What’s happening on the Farm from Farmer Alex May, 2015

SMF with Alex in teeshirt hat SMF - new field 2015 with cloud:mountain

Well…it seems as though winter held on longer than usual this year, and now we’ve jumped right to summer.  It hasn’t rained here at the farm in three weeks now, and the high temperatures have caused me to bring out the wet rag under the hat combination earlier than I like to.  The good thing is we have almost all of our crops on drip tape, so we can keep everything watered during this dry spell.  The potatoes are not on drip as we will be hilling them in a couple weeks.  Hopefully it rains sooner than later so our little spuds can get some much needed fluids.  After the extremely dry summer last year and the arid start to this season, I’m hoping we are not seeing a new pattern.  It’s a good reminder that when it comes to Mother Nature, we are hardly in control.

As predicted, we had a very busy and productive month around the farm.  A slew of crops are in the ground: kale, cabbage, lettuce, spinach, onions, potatoes, kohlrabi, broccoli, peas, chard, beets, fennel, scallions, arugula, carrots, turnips, and cucumbers.  By the time you read this, we’ll also have planted beans, ginger, and tomatoes!  We have also installed a deer fence around our new field, and recovered the high tunnel (for the ginger this season).  Last week we started our weeding extravaganza, which won’t stop until sometime in September.  We push and they push back; a never ending battle that we don’t always win.  The greenhouse is starting to empty out, which is a welcomed sight, but we still have lots to seed between now and July.  As soon as we’re done planting the summer crops, it will be time to begin seeding our fall veggies.  Needless to say, it will be another very busy and productive month…tis the season!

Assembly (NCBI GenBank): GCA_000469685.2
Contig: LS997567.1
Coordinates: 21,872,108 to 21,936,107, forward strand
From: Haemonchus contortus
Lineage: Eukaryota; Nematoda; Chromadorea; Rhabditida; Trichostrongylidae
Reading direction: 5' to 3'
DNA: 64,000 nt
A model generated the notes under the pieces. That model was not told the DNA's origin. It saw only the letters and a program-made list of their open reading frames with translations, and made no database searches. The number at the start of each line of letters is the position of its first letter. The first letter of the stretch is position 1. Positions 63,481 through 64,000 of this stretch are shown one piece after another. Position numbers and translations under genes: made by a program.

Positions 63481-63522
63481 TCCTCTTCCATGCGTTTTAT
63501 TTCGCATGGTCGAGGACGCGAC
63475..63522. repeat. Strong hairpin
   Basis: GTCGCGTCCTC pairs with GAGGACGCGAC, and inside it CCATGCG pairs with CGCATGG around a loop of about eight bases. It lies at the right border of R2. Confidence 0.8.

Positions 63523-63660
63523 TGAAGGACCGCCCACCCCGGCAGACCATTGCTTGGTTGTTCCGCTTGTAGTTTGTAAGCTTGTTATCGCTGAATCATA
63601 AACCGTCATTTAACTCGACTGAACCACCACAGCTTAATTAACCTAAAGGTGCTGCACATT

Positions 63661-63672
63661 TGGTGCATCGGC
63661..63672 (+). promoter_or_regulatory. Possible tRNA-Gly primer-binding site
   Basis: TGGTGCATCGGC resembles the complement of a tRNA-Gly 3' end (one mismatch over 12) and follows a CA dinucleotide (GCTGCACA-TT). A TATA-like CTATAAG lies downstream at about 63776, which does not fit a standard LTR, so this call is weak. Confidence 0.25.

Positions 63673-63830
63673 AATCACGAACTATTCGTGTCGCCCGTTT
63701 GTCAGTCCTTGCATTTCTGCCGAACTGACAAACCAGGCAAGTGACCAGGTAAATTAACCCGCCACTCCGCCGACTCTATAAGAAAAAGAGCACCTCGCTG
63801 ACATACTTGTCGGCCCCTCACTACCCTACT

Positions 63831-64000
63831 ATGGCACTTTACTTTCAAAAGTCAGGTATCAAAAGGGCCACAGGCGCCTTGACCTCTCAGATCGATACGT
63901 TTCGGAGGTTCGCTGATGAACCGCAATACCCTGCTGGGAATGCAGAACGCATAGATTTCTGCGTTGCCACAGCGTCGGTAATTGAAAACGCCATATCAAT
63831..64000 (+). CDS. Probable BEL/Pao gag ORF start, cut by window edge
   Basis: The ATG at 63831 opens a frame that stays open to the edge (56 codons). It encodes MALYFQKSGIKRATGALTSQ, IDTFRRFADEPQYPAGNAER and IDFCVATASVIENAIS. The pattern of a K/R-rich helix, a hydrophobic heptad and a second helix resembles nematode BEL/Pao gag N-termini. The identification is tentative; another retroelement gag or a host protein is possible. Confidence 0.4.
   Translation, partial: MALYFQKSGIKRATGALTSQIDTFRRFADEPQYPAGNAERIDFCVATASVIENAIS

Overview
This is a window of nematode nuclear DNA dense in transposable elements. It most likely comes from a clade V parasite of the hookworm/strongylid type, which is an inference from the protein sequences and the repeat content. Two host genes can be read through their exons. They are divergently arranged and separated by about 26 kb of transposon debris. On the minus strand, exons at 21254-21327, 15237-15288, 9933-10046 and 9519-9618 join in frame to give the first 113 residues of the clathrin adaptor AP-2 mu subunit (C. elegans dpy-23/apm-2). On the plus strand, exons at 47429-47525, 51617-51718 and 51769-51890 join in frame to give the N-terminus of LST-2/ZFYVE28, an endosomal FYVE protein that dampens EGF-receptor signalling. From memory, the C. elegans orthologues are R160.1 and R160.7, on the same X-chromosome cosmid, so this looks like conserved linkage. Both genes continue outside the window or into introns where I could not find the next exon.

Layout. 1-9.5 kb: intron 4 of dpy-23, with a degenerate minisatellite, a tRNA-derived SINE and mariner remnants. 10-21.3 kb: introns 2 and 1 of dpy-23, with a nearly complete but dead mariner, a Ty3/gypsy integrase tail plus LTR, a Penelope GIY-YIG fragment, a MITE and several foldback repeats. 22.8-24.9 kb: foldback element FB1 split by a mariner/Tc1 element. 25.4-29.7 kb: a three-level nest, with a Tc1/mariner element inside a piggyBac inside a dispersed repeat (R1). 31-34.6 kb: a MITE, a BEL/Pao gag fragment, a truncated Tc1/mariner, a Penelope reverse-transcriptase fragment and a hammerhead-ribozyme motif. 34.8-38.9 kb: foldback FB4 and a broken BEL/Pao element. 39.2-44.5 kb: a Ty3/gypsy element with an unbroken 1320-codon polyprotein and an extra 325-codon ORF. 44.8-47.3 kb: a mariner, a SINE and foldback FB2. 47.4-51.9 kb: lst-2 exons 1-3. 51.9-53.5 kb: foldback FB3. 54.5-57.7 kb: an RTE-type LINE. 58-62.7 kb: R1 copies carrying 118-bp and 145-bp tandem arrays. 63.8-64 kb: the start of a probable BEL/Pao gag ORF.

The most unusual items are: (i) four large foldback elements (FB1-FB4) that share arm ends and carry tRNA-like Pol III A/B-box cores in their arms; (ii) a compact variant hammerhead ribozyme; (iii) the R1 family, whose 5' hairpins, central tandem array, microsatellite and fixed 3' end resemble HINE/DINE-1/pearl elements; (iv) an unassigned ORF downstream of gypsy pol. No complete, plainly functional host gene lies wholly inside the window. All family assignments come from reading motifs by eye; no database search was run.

In less than three weeks we’ll be opening our doors for the first CSA distributions of the season!  It is hard to believe it’s almost that time of year again.  We expect to have available: kale, chard, spinach, lettuce, microgreens, arugula, kohlrabi, and Japanese turnips.  The strawberry plants are looking robust and healthy, but due to the late winter, they were a bit sluggish coming out of dormancy.  It will most likely be the second week of June before we see many ripe berries.  What do they say about patience?  I’m pretty sure it’s a virtue or something.  Besides, the same people also say the best things in life are worth waiting for.  Regardless if you believe in those clichés or not, that’s just the way it is.  We can’t wait to see all your wonderful faces come June!


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